- The Washington Times - Friday, December 14, 2001

Europe's army, Europe's constitution, and Europe's role in the global war on terrorism all face critical tests as European Union leaders gather today in the Belgian royal palace of Laeken for a summit designed to chart the future of the 15-nation bloc.
Diplomats predict horse-trading and high principles will dominate the discussions inside the palace today and tomorrow. Yesterday, some 80,000 protesters gathered in the streets of Brussels for the first major anti-globalization rally since the September 11 attacks in New York and Washington.
With negotiations going right up to the summit's opening gavel, EU leaders will be asked to declare an EU defense force operational and ready to be deployed by 2003, approve a yearlong convention of ministers and EU parliamentarians to draft a European-wide constitution, and debate a host of contentious institutional reforms to prepare for the addition of up to 12 new Eastern and Central European countries by 2004.
"We are confident we will be ready as a candidate for the EU by 2004," Latvian Foreign Minister Indulis Berzins said in an interview this week. His country is considered one of front-runners for membership.
"The real question is whether the EU will be ready for us," he said.
September 11 promises to play a major role in the talks, with Italy having just ended its lone holdout to the establishment of an EU arrest-warrant program designed to combat international terrorist networks.
EU leaders will also consider a joint border police force and improved judicial cooperation. Several cells of the al Qaeda terrorist network including one in Hamburg, Germany, that is believed to have plotted the September 11 attacks operated in EU countries.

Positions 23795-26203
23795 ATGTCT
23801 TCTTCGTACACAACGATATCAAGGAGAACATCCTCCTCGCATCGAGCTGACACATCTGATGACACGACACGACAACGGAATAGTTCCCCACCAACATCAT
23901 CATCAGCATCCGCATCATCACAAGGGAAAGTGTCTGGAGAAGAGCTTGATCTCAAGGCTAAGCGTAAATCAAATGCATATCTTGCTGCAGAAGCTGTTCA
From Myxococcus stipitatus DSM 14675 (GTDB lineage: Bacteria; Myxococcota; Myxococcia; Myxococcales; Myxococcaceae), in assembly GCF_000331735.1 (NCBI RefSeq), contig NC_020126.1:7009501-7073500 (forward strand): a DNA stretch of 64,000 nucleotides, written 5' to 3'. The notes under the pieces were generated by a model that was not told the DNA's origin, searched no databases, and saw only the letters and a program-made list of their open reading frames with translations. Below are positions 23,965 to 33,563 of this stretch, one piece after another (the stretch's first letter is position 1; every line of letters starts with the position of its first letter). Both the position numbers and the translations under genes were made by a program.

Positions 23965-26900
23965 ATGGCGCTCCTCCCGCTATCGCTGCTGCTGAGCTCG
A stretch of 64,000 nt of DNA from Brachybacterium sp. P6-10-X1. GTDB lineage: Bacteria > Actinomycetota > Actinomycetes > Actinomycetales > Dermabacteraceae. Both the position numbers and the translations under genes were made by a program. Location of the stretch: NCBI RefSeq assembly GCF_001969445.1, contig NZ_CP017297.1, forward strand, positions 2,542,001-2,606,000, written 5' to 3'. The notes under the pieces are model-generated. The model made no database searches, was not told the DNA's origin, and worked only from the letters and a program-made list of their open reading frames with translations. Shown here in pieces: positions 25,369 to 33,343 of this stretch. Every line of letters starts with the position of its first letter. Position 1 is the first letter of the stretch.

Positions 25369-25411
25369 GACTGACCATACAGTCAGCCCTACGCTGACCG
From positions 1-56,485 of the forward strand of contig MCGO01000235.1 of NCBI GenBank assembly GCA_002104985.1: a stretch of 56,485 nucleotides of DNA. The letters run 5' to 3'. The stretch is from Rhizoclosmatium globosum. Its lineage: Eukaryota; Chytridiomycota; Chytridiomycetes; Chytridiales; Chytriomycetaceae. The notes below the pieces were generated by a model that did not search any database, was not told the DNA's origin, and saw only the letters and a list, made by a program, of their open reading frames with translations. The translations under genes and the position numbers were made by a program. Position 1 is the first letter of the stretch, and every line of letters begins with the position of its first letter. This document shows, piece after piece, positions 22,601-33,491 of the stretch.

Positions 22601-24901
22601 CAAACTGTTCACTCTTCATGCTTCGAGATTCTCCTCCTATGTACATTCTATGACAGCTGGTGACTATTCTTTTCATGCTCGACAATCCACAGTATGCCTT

But Afghanistan also has affected the debate over building a European defense force by 2003. Europe's minor role in the U.S.-led military campaign in Afghanistan is yet another reminder of the sharp disparity between American war-fighting capabilities and those of the continent.
Conceived as a 60,000-troop rapid deployment force to be used in peacekeeping and humanitarian missions, the EU army could be expanded to include special operations forces like those the United States has deployed in its hunt for Osama bin Laden.
German Chancellor Gerhard Schroeder told German legislators earlier this week that defeating international terrorism required "not less, but more Europe."
EU leaders are expected to declare the European force operational, even though several recent studies have found that defense budgets of a number of EU countries have not matched their promises to the force.
A reform summit in Nice, France, last year produced only minimal progress amid embarrassing public squabbling. Belgian Prime Minister Guy Verhofstadt, the summit host as holder of the rotating EU presidency through the end of the year, faces many of the same national jealousies and conflicting visions as the Laeken gathering gets under way.

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